If the database deleted the records one at a time, and applied all the usual rules, then it might fail (depending on in what order the database processes the records). In fact that is what you see in MySQL, and the developers of MySQL have offered a way around this by adding an ORDER BY to their DELETE statement.

Hypersonic is much like MySQL, except it seems not to honor any ORDER BY.

Postgres and Derby, on the other hand are smarter: they just will delete all the rows (I don't know whether they look at foreign keys as a group rather than row-by-row, or what, but the observation is that the delete Just Works).

Right now Mayfly is like Hypersonic/MySQL, without the chance to specify ORDER BY. I guess the Postgres/Derby behavior is the right one (although I'll have to think about how to implement it - if it were a simple change I would have just done it, rather than all this whining). Somehow ORDER BY doesn't feel right to me. It seems to be based too much on a model of how delete is to operate, and not enough on what result delete is supposed to produce.

For now, I worked around this in MIFOS by first clearing the parent pointers and then deleting the rows:

update foo set parent = null
delete from foo

That could get complicated if one were not allowing NULL in this column. But for this situation, it seems like a pretty painless workaround (this particular test data setup isn't a performance bottleneck, so there is no need to worry about that).

Tuesday, November 14, 2006

Press mention in newsforge

I make no attempt here to log all the mentions of Grameen or even MIFOS (especially since the Nobel prize), but here's one in newsforge: Microfinance and open source: natural partners.

Newsforge is one of the better open source news sites. I mean, no one can match LWN's Weekly Edition for relevance and good writing, but most of the time that I click on a newsforge article, I end up informed. Just to pick another example from today, their article about the reaction to Sun's Java plans is spot-on. It points to some relevant mailing list threads and avoids getting caught up in the hype.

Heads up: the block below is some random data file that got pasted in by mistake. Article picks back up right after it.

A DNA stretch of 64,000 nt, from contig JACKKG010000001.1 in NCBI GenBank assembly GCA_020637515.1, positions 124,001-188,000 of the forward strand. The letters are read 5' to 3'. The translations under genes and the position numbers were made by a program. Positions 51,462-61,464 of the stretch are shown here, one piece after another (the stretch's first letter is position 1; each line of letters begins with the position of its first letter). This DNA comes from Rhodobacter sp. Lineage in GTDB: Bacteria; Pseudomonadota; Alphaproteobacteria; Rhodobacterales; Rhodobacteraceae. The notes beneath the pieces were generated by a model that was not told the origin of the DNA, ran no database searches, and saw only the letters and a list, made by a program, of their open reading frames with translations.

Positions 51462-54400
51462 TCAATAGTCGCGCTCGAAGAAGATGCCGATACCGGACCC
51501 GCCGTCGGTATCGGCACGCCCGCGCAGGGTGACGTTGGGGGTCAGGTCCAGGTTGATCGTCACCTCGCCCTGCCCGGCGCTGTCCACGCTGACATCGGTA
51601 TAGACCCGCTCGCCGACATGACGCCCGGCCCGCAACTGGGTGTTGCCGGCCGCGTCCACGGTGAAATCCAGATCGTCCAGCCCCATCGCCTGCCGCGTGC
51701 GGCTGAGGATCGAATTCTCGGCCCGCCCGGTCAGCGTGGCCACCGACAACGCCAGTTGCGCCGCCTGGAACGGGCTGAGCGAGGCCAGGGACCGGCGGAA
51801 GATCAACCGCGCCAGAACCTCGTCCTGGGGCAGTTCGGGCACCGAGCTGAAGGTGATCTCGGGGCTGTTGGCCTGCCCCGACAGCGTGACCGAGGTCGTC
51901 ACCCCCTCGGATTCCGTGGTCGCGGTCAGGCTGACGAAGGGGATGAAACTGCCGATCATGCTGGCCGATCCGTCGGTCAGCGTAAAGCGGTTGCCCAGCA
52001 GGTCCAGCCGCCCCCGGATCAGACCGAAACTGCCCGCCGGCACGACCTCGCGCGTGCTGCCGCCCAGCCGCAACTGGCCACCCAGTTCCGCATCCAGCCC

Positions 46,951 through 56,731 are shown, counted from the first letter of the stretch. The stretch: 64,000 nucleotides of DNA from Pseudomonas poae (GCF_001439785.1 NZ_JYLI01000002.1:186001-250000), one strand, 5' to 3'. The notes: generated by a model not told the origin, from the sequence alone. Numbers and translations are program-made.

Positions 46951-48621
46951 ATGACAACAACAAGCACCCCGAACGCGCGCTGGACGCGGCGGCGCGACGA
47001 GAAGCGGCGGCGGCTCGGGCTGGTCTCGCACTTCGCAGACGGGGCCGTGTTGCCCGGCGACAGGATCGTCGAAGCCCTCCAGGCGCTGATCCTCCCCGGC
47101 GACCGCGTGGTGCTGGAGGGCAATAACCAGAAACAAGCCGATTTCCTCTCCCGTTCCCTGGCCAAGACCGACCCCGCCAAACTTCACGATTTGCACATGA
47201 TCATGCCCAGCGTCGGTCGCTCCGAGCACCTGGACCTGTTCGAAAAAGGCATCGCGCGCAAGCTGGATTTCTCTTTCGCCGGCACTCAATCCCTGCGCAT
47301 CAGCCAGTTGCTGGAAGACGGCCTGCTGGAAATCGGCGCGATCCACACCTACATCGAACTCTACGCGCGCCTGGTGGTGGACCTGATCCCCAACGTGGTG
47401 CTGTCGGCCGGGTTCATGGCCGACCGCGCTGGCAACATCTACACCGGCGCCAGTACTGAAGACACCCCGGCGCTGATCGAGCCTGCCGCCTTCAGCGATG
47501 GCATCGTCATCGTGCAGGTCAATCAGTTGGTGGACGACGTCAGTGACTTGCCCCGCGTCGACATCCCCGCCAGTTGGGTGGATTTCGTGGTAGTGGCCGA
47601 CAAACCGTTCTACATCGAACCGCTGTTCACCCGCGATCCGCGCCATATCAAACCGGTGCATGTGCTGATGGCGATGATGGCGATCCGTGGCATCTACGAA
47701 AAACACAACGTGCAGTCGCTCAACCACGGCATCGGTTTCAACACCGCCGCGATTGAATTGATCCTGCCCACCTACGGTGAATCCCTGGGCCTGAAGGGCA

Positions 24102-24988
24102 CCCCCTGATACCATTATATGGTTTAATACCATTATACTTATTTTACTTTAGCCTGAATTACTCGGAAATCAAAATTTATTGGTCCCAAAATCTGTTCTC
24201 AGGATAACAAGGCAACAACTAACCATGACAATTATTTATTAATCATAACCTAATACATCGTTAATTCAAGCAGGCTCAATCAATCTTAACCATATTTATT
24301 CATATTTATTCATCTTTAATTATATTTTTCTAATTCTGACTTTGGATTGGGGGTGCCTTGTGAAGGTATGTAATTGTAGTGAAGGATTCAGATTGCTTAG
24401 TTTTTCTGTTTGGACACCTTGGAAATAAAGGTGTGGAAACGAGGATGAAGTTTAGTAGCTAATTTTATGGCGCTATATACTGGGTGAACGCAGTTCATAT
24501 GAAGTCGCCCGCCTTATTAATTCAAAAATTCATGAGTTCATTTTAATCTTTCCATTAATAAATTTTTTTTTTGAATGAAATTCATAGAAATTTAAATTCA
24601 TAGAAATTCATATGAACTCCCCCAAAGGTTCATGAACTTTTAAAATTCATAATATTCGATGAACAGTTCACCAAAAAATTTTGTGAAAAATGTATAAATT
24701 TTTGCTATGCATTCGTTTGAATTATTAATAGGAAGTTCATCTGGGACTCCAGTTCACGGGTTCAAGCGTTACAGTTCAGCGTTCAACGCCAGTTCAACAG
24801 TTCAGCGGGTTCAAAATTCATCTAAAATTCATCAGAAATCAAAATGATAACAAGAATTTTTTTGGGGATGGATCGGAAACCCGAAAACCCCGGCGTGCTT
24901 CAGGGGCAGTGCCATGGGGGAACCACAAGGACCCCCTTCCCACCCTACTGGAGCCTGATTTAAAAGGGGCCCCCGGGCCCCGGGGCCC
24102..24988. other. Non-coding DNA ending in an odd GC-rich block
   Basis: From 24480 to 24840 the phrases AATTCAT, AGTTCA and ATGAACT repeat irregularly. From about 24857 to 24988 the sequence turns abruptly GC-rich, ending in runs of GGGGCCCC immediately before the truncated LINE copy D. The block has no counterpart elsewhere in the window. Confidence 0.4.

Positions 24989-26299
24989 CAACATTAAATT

Friday, November 10, 2006

Testing equals and hashCode

This isn't a post about whether it is a good idea to implement equals and hashCode in all your classes, and if so how (check all fields, check some kind of identifier, check fields except the boring ones, etc).

No, I'm assuming that you have decided to implement equals and hashCode, either because you like working that way, or because you are using a package like Hibernate which encourages/requires it.

So now the question is: being good test-driven developers that we are, how do we write the tests for our equals and hashCode methods? Many of us have probably read the javadoc for Object#equals (the so-called equals contract), and started out
writing things like:



And that's about right. But it seems like this is a framework waiting to happen (well, framework is probably too grandiose a word for something which probably doesn't need to be more than a hundred or so lines of code and just affects tests for equals and hashCode, but hey, people have called things frameworks for less).

Are there any good ones out there in Apache commons or the other usual places? I've seen some really bad ones, but generally have just ended up writing them myself. I'm enclosing the one I'm currently using in both Mayfly and MIFOS.

The one thing it doesn't do super-well is test transitivity. You can give it a bunch of things which should all be equals to each other, and it tests that they all are, but it doesn't do any transitivity tests for not-equals. I think it is pretty clear how to fix that: instead of just passing in a bunch A of things equals to each other, pass in several bunches: A, B, and C. Each object within A should be equals to the others in A, but none of the ones in B and C. Likewise for B and C (the mathematically experienced of you will recognized these "bunches" as equivalence classes). In fact, I started to implement this today, and I got a bit hung up on whether it reads as nicely as what I have now. Somehow, passing in Object[][] { new Object[] { a1,a2}} just seemed like too many levels of [] and {} and such. I don't know if my concern is justified.

public static void assertAllEqual(Object[] objects) {
* The point of checking each pair is to make sure that equals is
* transitive per the contract of {@link Object#equals(java.lang.Object)}.
for (int i = 0; i < objects.length; i++) {
for (int j = 0; j < objects.length; j++) {
assertIsEqual(objects[i], objects[j]);

public static void assertIsEqual(Object one, Object two) {
Assert.assertEquals(one.hashCode(), two.hashCode());

public static void assertIsNotEqual(Object one, Object two) {

public static void assertReflexiveAndNull(Object object) {

Wednesday, November 08, 2006

Mayfly SQL Dump produces SQL that Mayfly can read

My project of the last few days has been to write a dump utility so that Mayfly can output a database in SQL (similar to mysqldump and similar tools provided with most databases).

Mayfly's dumper can now output CREATE TABLE statements with all of Mayfly's current data types, and likewise INSERT statements for the rows.

So the milestone is that I can now take the standard MIFOS data from the unit tests (DatabaseSetup#getStandardStore()), give it to the dumper, load that dump file back into Mayfly, dump it again, and the first and second dumps will have identical contents.